I seem to require 9 or so hours sleep a night and so something would have to go.............
good luck with getting a routine going GFB.write yourself a training timetable/ food menu for a couple of weeks and try it out........re-evaluate it after a couple of weeks to see what worked and what didn't
I can't imagine how people fit their training around jobs, kids and pets
I struggle - I have absolutely no idea how I'll ever run when I have kids.
I'm out of the house from 7.45 to about 6.30 or 7 normally, so not a hugely long working day by a lot of people's standards. But I don't think time is the problem for me, it's definitely motivation. I could easily fit a couple of short runs in in the morning before I leave but I can't haul myself out of bed any earlier and I know that some days I just can't face heading back out to run when I've got in from a hot uncomfortable, standing commute on the tram.
I'm just about managing now as I'm training for a half maraton so know I need to get the miles in but when I don't have a target, I'm useles. I guess the answer is always having a race on the horizon!
My biggest trouble this summer has been that we are away or have people to stay most weekends so the long run has to be done after work one day, which is hard. I've managed this so far by either stopping somewhere on the way back from work and running there (if I am driving) or this week ran home from work (9 miles ish - so not quite as long as my long run should have been but better than nothing). I don't think I could manage running with a rucksack though, so I can only do this if my hubby can take my bag back for me.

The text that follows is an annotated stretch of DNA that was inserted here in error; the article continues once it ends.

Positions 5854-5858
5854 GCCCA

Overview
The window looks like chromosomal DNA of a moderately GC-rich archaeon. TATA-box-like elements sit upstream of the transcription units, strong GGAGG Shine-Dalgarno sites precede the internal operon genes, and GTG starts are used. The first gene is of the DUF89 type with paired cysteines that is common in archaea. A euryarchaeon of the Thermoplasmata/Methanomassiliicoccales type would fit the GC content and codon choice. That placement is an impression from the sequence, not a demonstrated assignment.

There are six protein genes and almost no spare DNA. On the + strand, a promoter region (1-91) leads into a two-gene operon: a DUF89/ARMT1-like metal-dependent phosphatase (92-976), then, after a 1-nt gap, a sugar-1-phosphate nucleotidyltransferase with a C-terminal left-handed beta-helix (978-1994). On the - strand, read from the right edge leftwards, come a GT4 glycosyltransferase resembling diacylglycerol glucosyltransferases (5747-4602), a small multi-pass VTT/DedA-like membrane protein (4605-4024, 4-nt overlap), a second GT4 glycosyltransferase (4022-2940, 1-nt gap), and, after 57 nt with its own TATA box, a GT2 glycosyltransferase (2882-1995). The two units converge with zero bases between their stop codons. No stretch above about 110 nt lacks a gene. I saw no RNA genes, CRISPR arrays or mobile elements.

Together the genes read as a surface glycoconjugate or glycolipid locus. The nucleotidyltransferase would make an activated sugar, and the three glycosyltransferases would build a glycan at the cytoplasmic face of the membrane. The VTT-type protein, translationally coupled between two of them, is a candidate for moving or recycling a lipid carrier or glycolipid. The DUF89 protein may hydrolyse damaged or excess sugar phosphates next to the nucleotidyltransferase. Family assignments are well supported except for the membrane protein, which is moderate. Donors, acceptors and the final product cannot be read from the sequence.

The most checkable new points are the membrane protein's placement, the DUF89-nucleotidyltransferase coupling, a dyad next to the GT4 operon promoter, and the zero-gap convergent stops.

Very much wish I had the super-motivation of some of the people on this thread though. Huge admiration for you especially angelic!
Helen - stop inviting people to stay at the weekends!
I saw a girl running along in central London the other morning.
She was wearing running gear, holding a water bottle in one hand and her handbag in the other!
I stopped running as I let pressure of work get in the way. I started working away more, travelling more, the usual stuff and I just sort of lost the energy to get out and run. Once I'd done that once or twice, it was far too easy to not go out at all.
I'm now back and am determined not to go the same way again. So it gets fitted in, along with everything else. Some times something gives, there's a priority order, if I don't have time to run AND eat, well I'll eat, but if it's between running and housework, then the housework looses out. It helps to be a bit organised with meals - plan ahead, so you're only having to do something quick if you run after work.
Doesn't it take ~ 3 months to form a routine? Accept that you're going to have to work at it for some time before it becomes natural.